The modern trend in Thor­ough­bred breed­ing for pro­duc­ing mar­ketable year­lings rather than cre­at­ing great race­horses is surely both silly and un­sus­tain­able in an ath­letic dis­ci­pline where both speed and sound­ness are re­quired. Jus­tify will cer­tainly re­tire to stud, and as­sum­ing he proves to be fer­tile, he will pass on his in­tense Phalaris her­itage to ev­ery foal he sires. Ev­ery time he is bred to a Phalaris mare, the de­gree of inbreeding dou­bles again. Is it no longer pos­si­ble to bring mares of other blood­lines to a cham­pion like Jus­tify? Are such mares no longer avail­able? I would love to see Jus­tify cover a book of mares heavy on Dark Ron­ald (Touch­stone–Sir Peter Tea­zle/Herod), Prince­qui­llo (St. Si­mon–Bird­catcher), Hype­r­ion (Bay Ron­ald/Touch­stone–St. Si­mon/Vedette), Te­trarch, Man o’ War or West Aus­tralian breed­ing. Such mares are still com­monly used to pro­duce cham­pion even­ters, tim­ber racers, steeplecha­sers and jumpers who are not only sound but fast. Fast race­horses have not come ex­clu­sively from Phalaris breed­ing, ei­ther re­cently or in the past.


On this ba­sis, we ob­vi­ously also want to know whether there is a Phalar­is­bred gal­lop­ing style that is faster than that of other blood­lines. The re­view above makes it clear that it doesn’t mat­ter whether the win­ning horse is fast, as long as he can out­pace oth­ers against which he is raced. When high-stakes rac­ing is essen­tially a clone war with ev­ery horse closely re­lated to his com­peti­tors, gal­lop­ing ef­fi­ciency may make the dif­fer­ence be­tween cham­pi­onship and ob­scu­rity.

I have pre­vi­ously re­viewed gal­lop biome­chan­ics of fast horses and of other mam­mals such as chee­tahs that are also fast run­ners versus slower species such as gi­raffes or ele­phants. I am amused, and per­haps not too sur­prised, to see my il­lus­tra­tions and text re­pro­duced (with­out at­tri­bu­tion or credit) in sev­eral on­line Thor­ough­bred blogs. What my re­views have ap­par­ently ac­com­plished---es­pe­cially “Se­crets of Sec­re­tariat’s Speed” (EQUUS 434)---is

to make Thor­ough­bred fanciers aware that there is such a thing as a dou­ble­sus­pen­sion trans­verse gal­lop---and that horses ca­pa­ble of it are in­evitably win­ners. A few cham­pi­ons across blood­lines, in­clud­ing Man o’ War, Phar Lap, Se­abis­cuit, Prince­qui­llo, John Henry and Sec­re­tariat, con­sis­tently showed this gal­lop­ing style, and Jus­tify also ap­pears to be­long to this elite cadre. A horse’s abil­ity to pro­duce this type of gal­lop de­pends upon neu­ro­mus­cu­lar co­or­di­na­tion and the elas­tic­ity of his back as much as upon su­pe­rior power. No

study of the preva­lence of the dou­ble­sus­pen­sion trans­verse gal­lop has been per­formed to date upon a sta­tis­ti­cal sam­ple of Thor­ough­breds, but it would be rel­a­tively easy to do and would yield enor­mous prac­ti­cal ben­e­fit to flat-track train­ers as well as to in­vestors who select which colts to pur­chase for train­ing.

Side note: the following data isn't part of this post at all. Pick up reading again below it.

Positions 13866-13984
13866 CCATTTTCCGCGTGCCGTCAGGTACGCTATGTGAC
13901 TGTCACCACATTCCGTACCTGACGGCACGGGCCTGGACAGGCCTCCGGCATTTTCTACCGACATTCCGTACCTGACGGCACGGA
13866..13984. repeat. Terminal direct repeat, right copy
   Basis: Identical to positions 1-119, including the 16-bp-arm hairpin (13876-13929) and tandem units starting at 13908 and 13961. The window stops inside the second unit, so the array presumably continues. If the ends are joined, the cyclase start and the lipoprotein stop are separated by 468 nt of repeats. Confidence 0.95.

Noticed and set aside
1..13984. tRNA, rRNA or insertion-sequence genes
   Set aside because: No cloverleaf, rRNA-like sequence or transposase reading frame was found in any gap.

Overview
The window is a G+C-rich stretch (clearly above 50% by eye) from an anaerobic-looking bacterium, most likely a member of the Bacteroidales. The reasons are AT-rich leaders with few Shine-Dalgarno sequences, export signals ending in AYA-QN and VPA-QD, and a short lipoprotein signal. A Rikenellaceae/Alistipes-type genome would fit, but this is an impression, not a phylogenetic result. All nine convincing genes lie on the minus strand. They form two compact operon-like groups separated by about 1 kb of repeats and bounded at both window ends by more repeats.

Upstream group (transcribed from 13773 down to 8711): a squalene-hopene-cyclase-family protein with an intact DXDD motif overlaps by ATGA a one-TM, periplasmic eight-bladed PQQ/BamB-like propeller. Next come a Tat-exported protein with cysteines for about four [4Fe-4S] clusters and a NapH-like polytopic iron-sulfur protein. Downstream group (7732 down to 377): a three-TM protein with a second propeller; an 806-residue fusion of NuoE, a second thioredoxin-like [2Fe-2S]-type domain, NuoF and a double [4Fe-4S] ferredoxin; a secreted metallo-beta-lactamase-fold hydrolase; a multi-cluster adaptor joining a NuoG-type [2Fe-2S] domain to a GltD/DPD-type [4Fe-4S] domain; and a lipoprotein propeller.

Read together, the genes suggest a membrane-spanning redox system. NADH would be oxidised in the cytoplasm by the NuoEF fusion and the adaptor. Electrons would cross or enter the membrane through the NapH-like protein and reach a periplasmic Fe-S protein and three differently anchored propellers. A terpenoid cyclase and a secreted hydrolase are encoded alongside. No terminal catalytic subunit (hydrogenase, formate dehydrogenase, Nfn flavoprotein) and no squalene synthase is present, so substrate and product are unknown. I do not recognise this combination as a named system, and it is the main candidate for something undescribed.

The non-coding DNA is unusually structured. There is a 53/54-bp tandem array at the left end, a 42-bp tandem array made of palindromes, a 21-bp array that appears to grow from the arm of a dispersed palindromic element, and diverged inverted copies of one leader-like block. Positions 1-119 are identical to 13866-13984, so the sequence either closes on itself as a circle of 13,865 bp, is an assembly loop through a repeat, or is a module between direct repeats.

A telling com­par­i­son I have not pre­sented be­fore an­a­lyzes gal­lop­ing style in terms of thrust and land­ing phase. The premise is sim­ple: If the cen­ter fielder in a base­ball game catches the ball and the play is at sec­ond, he will

throw the ball in a low arc di­rectly to the sec­ond base­man. If, how­ever, the play is at the home plate, in or­der to hit the catcher’s mitt the cen­ter fielder will have to throw the ball not only with more power, but with a much higher arc. In short, the po­ten­tial flight dis­tance is a func­tion of the height of the arc. This is a ma­jor in­sight when it comes to speed in race­horses be­cause the fastest horses are those who spend the most time fly­ing through the air dur­ing the gal­lop’s pe­riod(s) of sus­pen­sion. In this com­par­i­son, Sec­re­tariat

shows him­self to be essen­tially unbeatable. How­ever, Jus­tify’s tech­nique is very good, and I am es­pe­cially im­pressed by his elas­tic back and long fore­limbs, which al­low him to stretch far for­ward dur­ing the land­ing phase.

Yet an­other way to as­sess cham­pi­onship speed in race­horses is to look at the pelvic an­gle in the most col­lected versus the most ex­tended phase of the gal­lop. Rac­ing speed, as I have pointed out in many pre­vi­ous ar­ti­cles, is not pri­mar­ily cre­ated by the horse’s legs. Rather, it is the flex­i­bil­ity of the an­i­mal’s back, par­tic­u­larly the coil­ing and un­coil­ing of the loins, which is the biome­chan­i­cal heart of speed. Coil­ing of the loins is ef­fected by the horse’s ab­dom­i­nal and il­iop­soas mus­cu­la­ture, while un­coil­ing is ac­com­plished by the periver­te­bral mus­cles---pri­mar­ily the

longis­simus dorsi---which par­al­lel the spine and ex­tend from the base of the neck to the pelvis. To cre­ate for­ward thrust, the horse first coils his loins. Then he presses one or both hind limbs against the ground as ef­fort switches from the ab­dom­i­nals to the long

periver­te­brals. The body is thrust for­ward as the longis­simus dorsi con­tracts, un­coil­ing the loins. The more deeply the horse coils its loins dur­ing the col­lected phase of the gal­lop, the greater the range through which it will un­coil them dur­ing the